How long have you been a plant breeder?
Only about five years now. I was a plant geneticist and researcher before but never really a breeder until recently.
What’s your favorite part of the job?
There are a few. The seasonality and the diversity that it provides: waiting for the fields to warm and dry enough to till, the logistics of the first week of transplanting, the hot sun of pollinations, the scramble to get things in before the frost, and then moving indoors to the greenhouse with the snow outside.
The suspense: cutting open a watermelon, watching which plants will be free from disease, tasting fruit from the line that was the best last year.
Bringing students out to the field to share the plant breeding experience with them.
What’s your least favorite part of the job?
The paperwork associated with ownership of materials.
How would you characterize the importance of your job as a public plant breeder?
I complement the seed industry. I am less driven by market opportunities and can focus more on unmet needs in underserved groups. Often this is regional adaptation and organic systems. I can more easily do exploratory, long-term projects in the name of science, inquiry, and future needs. There is overlap for sure, but the emphasis is shifted.
I train the next generation of plant breeders: rather important.
I preserve knowledge and resources by publishing what I learn for others to use, and we curate seed collections that go back decades, which is unlike seed that can come and go based on the current year’s product line.
Has public plant breeding changed since you’ve been in the field?
I haven’t been a plant breeder long enough to experience this and I came into plant breeding as a molecular biochemist and son of a dairy farmer. Much of plant breeding now incorporates more knowledge of the inner workings of the inheritance of traits and seeks efficiency through mechanization to work more quickly and cheaply. My approach to plant breeding combines field work with DNA sequencing and introducing mechanization and gadgets to try to be more efficient. For those that are used to taking notes on a clip board to type up in the winter during the slow time of year, and hand transplanting with a crew of technicians, the contrast of my barcode readers, handheld PCs, and a swarm of undergraduates feeding the waterwheel transplanter is a huge change. We need to try to be more productive with reduced funds, so that frugal innovation skill learned from the family is critical.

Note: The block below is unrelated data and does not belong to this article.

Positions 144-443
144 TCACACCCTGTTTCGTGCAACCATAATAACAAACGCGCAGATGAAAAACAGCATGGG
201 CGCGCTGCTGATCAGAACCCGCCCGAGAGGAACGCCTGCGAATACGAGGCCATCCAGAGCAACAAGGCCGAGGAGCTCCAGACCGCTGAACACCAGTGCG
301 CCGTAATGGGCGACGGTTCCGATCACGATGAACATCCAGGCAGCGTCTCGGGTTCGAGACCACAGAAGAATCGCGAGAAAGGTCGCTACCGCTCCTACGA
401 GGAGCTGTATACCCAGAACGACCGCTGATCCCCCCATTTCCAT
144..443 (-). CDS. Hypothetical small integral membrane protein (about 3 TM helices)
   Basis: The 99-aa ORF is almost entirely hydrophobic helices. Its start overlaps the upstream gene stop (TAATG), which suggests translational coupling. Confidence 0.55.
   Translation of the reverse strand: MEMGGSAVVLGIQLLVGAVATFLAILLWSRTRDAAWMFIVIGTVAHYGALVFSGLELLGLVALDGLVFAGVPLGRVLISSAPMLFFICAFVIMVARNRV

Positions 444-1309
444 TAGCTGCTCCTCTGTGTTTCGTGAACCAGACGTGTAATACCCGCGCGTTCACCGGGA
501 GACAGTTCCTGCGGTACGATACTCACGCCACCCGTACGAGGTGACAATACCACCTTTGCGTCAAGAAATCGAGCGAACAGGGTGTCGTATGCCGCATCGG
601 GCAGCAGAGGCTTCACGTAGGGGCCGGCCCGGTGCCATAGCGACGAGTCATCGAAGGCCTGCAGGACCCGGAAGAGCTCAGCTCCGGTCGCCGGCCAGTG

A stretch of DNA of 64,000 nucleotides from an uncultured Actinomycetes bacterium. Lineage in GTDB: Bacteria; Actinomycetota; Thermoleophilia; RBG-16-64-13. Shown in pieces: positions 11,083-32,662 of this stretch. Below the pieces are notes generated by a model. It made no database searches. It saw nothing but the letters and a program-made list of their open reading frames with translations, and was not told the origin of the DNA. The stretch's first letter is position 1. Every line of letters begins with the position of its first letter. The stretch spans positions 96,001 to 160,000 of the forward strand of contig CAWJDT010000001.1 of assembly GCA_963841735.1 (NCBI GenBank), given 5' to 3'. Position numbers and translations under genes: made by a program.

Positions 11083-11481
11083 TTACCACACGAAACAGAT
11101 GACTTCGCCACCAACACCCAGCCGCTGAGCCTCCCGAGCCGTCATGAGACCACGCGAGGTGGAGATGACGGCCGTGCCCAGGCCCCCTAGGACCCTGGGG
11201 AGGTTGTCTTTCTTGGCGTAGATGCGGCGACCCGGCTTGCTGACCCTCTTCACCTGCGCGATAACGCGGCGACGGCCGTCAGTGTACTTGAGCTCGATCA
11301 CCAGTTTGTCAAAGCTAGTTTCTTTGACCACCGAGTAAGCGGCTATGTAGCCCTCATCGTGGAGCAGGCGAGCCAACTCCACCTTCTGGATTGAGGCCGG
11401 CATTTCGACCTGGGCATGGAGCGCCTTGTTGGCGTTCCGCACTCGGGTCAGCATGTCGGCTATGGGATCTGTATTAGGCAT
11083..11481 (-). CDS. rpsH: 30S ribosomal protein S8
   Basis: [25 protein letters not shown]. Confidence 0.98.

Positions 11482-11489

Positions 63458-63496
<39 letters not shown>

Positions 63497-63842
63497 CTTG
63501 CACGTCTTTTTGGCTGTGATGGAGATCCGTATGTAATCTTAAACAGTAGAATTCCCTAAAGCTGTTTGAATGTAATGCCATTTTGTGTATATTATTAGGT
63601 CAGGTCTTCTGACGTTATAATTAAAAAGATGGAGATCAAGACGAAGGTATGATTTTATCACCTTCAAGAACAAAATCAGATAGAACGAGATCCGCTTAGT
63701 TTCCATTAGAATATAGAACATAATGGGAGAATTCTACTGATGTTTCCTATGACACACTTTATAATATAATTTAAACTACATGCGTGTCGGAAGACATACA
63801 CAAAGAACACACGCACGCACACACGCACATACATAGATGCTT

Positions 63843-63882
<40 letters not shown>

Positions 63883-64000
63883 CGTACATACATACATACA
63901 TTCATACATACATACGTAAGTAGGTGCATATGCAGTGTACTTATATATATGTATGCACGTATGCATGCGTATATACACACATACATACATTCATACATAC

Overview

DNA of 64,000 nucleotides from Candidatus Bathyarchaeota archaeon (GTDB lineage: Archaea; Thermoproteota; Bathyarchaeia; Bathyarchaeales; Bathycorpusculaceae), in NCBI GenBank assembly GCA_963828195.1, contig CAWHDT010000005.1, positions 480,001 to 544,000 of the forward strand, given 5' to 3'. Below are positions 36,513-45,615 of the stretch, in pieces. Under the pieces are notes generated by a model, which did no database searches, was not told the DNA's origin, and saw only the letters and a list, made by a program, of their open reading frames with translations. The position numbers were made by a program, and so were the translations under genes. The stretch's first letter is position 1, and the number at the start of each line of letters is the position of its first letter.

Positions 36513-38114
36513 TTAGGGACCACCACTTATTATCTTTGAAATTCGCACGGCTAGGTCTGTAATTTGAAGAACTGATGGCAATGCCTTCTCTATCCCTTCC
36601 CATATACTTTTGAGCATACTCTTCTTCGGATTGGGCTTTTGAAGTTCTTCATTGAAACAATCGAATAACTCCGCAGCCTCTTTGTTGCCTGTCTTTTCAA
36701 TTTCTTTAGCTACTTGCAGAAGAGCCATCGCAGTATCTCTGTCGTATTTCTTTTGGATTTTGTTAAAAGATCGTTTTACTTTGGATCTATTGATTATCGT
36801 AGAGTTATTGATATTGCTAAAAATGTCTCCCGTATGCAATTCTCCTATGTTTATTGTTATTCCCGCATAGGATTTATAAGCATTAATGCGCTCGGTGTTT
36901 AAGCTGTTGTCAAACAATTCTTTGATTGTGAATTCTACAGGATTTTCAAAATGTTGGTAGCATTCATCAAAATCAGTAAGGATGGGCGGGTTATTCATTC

Tell us about the projects you’re working on with OSA. How did you get involved?
Jim Myers at Oregon State University invited me to join a project that came to be known as NOVIC and everything took off from there!
What has been most exciting or surprising about this project?
At an IFOAM conference in Santa Fe, I first got to meet Micaela, John, and Matt from OSA. I remember a workshop we did together there and introducing myself as working on “vegetable breeding and genomics for organic systems at Cornell.” As you could imagine this seems a bit of an oxymoron and the audience did not fail to find humor in that phrase. I think John in particular chortled at that one. Since then we have all gotten to know each other and they got to know me as someone that is coming from a similar place, share many of their goals, and brings a complementary expertise.
What has been most challenging?